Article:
Cranmore, Somerset

Coordinates: 51°11′23″N 2°28′43″W / 51.1896°N 2.4787°W / 51.1896; -2.4787
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(Redirected from East Cranmore)

Stone building with arched porchway. Prominent square tower to the left hand end of building. In the foreground gravestones and crosses on grass.
Cranmore is located in Somerset
Location within Somerset
Population667 (2011)[1]
OS grid referenceST665435
Unitary authority
Ceremonial county
Sovereign stateUnited Kingdom
Postcode districtBA4
Dialling code01749
PoliceAvon and Somerset
FireDevon and Somerset
AmbulanceSouth Western
UK Parliament
List of places
51°11′23″N 2°28′43″W / 51.1896°N 2.4787°W / 51.1896; -2.4787

Cranmore is a village and civil parish east of Shepton Mallet, in Somerset, England. The parish includes the hamlets of Waterlip, East Cranmore and Dean. In 2011 the parish had a population of 667.


The name comes from Crane Mere, the Lake of the Cranes.[2]

The parish of Cranmore was part of the hundred of Wells Forum.[3] East Cranmore was part of the hundred of Frome.[4]

It is the base of the East Somerset Railway which plays host to a variety of preserved diesel and steam locomotives. It operates the line between Cranmore railway station, Cranmore West, Merryfield Lane Halt, and Mendip Vale. The section between Cranmore and the mainline is used for heavy quarry traffic to the nearby Merehead Quarry. The quarry, which is also known as Torr Works, covers an area of some 200 hectares, including 60 hectares which have been landscaped to blend with the surrounding countryside. It was once operated by the Foster Yeoman Company, but is now owned and operated by Aggregate Industries LTD, employing over 200 people and produces 6 million tonnes of limestone annually which is carried directly from the quarry by Mendip Rail.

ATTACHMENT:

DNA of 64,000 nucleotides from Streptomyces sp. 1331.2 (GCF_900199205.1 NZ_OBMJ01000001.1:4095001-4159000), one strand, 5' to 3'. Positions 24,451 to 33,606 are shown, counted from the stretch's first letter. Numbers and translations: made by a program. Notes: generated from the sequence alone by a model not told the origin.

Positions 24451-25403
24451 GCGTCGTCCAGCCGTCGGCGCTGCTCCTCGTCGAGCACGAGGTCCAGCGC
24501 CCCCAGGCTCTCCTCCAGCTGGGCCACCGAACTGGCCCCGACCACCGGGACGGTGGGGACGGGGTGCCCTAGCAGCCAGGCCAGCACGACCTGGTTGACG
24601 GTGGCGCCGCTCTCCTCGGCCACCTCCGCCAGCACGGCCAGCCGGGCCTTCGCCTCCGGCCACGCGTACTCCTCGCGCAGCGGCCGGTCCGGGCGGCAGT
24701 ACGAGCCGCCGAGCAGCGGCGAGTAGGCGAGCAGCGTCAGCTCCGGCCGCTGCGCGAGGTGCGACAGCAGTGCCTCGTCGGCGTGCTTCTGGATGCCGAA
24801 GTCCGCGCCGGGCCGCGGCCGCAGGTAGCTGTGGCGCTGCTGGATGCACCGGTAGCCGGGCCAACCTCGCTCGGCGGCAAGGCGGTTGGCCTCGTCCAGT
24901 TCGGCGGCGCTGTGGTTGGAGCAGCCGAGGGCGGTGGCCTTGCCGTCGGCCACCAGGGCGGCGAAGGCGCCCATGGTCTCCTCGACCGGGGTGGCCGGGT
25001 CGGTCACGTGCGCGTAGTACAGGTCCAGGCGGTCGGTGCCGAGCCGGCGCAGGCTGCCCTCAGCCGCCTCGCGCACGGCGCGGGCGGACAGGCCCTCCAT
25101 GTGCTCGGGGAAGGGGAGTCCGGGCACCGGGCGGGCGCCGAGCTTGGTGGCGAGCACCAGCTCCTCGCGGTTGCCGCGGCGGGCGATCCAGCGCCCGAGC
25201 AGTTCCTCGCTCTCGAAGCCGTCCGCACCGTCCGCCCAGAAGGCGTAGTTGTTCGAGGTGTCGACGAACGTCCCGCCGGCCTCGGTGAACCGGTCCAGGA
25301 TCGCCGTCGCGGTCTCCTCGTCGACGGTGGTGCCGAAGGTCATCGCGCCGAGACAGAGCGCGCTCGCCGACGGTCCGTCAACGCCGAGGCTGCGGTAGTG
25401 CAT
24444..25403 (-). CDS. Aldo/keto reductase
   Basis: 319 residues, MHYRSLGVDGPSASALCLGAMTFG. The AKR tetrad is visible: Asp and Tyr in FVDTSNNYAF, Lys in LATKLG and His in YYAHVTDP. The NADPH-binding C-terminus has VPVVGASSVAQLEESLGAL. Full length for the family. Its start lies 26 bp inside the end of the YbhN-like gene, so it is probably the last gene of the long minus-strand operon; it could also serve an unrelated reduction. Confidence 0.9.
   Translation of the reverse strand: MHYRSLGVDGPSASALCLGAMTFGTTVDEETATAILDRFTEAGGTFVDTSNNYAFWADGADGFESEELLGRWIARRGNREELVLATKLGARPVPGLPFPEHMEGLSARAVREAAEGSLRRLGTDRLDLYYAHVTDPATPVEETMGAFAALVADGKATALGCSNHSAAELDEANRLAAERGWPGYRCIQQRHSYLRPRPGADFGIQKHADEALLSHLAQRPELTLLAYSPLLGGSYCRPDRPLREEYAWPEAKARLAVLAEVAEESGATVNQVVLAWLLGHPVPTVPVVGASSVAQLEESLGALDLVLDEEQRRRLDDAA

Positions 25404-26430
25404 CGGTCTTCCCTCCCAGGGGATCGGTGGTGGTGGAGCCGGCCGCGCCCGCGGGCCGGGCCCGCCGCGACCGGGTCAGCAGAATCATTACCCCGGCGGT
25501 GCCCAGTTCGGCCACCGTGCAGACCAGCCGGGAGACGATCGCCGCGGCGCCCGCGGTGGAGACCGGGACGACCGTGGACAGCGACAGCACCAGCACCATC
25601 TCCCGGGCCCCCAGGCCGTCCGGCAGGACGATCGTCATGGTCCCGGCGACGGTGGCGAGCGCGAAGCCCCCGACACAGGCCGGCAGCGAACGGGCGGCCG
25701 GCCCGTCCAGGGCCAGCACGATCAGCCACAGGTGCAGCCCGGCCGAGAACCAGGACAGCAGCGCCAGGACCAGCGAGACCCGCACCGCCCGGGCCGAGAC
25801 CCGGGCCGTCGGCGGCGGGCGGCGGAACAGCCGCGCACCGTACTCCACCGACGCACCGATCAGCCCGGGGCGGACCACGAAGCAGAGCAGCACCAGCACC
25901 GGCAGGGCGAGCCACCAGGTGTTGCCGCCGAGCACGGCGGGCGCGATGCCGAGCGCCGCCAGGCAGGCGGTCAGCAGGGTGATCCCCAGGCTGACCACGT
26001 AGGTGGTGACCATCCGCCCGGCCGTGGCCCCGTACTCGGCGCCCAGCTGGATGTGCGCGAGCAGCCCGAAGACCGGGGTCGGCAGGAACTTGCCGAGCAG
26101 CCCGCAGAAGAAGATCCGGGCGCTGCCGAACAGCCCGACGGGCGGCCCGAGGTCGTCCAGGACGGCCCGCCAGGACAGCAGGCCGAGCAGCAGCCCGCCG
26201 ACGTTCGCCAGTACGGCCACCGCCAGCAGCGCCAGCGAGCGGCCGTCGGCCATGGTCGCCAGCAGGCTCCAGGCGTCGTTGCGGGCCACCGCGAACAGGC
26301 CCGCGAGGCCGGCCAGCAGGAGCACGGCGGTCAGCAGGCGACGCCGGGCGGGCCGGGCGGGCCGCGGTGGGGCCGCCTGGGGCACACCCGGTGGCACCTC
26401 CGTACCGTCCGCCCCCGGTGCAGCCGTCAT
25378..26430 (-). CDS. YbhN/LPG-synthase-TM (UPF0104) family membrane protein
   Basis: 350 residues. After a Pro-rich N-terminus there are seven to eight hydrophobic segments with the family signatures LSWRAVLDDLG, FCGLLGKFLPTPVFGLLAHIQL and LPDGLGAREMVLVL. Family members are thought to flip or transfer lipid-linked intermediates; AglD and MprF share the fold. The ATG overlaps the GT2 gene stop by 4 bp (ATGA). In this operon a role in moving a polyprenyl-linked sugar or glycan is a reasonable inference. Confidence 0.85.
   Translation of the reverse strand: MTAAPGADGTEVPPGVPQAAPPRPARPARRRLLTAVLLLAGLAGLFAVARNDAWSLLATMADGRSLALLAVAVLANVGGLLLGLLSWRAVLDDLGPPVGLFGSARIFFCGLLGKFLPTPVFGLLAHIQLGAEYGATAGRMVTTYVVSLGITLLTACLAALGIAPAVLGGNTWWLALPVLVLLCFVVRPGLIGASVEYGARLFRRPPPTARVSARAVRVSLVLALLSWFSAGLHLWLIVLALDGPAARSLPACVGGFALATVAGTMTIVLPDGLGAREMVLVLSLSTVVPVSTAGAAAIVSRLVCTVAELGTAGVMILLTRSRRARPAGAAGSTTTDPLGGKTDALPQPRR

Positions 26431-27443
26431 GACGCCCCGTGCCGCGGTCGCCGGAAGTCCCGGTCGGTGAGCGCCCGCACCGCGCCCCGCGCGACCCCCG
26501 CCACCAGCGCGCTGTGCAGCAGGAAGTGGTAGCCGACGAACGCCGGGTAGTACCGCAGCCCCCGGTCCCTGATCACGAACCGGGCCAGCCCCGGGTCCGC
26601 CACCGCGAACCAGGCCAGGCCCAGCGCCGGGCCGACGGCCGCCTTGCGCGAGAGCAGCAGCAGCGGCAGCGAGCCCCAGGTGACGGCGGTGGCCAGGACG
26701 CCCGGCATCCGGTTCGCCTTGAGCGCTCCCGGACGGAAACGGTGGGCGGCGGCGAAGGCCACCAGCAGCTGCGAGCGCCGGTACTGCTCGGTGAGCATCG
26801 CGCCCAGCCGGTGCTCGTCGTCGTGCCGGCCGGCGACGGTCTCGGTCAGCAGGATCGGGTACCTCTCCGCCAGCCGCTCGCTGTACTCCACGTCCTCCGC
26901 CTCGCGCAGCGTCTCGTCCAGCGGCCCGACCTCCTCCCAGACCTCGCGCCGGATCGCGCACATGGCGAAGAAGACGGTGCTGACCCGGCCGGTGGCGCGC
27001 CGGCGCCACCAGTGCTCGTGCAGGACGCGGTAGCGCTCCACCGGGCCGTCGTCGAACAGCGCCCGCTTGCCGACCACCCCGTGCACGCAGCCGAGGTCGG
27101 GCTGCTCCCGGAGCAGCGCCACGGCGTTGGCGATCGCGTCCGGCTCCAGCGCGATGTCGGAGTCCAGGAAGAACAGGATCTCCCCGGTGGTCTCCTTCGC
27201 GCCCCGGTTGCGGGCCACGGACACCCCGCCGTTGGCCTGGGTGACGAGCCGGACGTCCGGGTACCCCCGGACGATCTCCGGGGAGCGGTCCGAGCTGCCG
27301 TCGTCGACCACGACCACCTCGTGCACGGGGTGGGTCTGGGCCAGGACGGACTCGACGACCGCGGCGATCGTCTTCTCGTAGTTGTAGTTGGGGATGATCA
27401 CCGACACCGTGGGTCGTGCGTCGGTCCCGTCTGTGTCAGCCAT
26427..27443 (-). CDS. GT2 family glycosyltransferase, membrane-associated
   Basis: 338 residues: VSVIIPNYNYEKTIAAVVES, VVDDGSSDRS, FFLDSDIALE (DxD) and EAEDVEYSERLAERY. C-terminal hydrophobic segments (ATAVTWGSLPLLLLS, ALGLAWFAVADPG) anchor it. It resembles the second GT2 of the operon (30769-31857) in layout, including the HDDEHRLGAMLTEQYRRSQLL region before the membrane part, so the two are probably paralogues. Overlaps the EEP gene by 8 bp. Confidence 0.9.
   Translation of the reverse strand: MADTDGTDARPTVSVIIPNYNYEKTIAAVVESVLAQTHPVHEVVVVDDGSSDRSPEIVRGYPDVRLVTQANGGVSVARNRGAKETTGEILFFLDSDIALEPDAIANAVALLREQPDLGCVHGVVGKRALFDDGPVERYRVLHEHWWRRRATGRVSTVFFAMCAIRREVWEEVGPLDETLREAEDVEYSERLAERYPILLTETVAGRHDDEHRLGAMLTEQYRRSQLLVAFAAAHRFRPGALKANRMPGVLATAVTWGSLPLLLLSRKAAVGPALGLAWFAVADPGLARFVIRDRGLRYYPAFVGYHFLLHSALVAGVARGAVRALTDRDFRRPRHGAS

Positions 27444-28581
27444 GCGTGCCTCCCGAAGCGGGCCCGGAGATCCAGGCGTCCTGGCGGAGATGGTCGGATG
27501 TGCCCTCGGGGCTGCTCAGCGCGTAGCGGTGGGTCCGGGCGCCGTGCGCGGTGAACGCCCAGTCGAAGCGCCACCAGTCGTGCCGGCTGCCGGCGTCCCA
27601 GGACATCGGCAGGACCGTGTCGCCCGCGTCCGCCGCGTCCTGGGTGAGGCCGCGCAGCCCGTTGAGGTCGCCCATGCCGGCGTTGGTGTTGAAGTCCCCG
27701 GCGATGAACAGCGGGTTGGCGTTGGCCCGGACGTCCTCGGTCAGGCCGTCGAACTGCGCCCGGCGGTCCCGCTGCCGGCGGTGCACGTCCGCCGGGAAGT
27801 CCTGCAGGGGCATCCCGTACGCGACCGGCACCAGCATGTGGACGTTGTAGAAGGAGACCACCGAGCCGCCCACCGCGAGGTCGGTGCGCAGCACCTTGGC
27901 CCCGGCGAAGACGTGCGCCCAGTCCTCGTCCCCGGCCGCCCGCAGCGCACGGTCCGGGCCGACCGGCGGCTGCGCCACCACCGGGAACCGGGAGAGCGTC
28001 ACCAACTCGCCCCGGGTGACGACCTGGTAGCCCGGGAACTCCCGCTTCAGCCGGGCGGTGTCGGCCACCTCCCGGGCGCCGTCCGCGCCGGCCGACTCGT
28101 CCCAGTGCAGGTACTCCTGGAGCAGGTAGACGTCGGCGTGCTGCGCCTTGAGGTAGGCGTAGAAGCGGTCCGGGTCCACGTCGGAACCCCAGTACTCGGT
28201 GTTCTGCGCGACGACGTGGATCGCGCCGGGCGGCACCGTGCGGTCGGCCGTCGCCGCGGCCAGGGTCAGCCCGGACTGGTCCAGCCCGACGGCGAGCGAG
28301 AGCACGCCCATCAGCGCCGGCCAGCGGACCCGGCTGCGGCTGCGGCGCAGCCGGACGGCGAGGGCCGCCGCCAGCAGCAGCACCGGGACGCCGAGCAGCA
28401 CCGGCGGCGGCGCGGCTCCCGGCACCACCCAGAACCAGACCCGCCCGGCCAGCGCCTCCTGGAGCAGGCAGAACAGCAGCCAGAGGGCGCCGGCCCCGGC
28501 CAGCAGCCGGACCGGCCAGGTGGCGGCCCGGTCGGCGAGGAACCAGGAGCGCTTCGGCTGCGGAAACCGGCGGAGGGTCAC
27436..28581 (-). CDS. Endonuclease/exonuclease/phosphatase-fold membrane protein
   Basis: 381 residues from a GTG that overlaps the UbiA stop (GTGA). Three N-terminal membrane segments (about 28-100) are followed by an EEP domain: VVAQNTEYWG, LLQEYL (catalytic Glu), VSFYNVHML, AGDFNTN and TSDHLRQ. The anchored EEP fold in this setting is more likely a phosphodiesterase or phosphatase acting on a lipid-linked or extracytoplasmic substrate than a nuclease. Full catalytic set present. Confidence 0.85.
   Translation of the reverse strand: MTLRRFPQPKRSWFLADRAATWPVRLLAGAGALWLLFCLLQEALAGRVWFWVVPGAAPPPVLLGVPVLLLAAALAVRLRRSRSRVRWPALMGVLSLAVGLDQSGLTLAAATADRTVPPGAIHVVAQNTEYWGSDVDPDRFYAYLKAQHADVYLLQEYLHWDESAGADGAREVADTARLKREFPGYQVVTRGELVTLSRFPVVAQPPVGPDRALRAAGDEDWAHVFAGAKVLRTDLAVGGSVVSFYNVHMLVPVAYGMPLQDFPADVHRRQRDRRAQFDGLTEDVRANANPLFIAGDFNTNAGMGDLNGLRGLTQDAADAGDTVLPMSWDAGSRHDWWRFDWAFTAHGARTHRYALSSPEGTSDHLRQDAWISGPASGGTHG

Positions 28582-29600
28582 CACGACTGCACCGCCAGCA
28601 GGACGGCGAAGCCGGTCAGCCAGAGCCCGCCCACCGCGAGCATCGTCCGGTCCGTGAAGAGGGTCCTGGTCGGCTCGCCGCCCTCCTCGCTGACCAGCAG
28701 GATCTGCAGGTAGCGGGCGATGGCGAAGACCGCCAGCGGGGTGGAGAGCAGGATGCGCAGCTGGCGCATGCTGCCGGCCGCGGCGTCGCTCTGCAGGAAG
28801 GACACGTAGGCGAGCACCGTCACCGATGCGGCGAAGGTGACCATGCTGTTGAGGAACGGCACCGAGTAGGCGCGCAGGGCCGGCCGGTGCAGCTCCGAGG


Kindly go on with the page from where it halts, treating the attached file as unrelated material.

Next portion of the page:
Cranmore Hall is a large 17th-century country house with landscaped gardens which now forms the main portion of All Hallows Preparatory School.[5] Southill House is a smaller country house dating from the early 18th century which was refaced by John Wood, the Younger.[6]

Dean farmhouse dates from the 17th century,[7] as does The Old Smithy, just off the A361 which was originally two residential dwellings before being finally "knocked through" to just one.[8]

On a hill north of the village is the 45 metres (148 ft) tall Victorian folly, Cranmore Tower, built in 1862–64 by Thomas Henry Wyatt for John Moore Paget. The site is 280 metres (919 ft) above sea level, and is the highest point on the Mendip Way.


The parish council has responsibility for local issues, including setting an annual precept (local rate) to cover the council's operating costs and producing annual accounts for public scrutiny. The parish council evaluates local planning applications and works with the local police, district council officers, and neighbourhood watch groups on matters of crime, security, and traffic. The parish council's role also includes initiating projects for the maintenance and repair of parish facilities, as well as consulting with the district council on the maintenance, repair, and improvement of highways, drainage, footpaths, public transport, and street cleaning. Conservation matters (including trees and listed buildings) and environmental issues are also the responsibility of the council.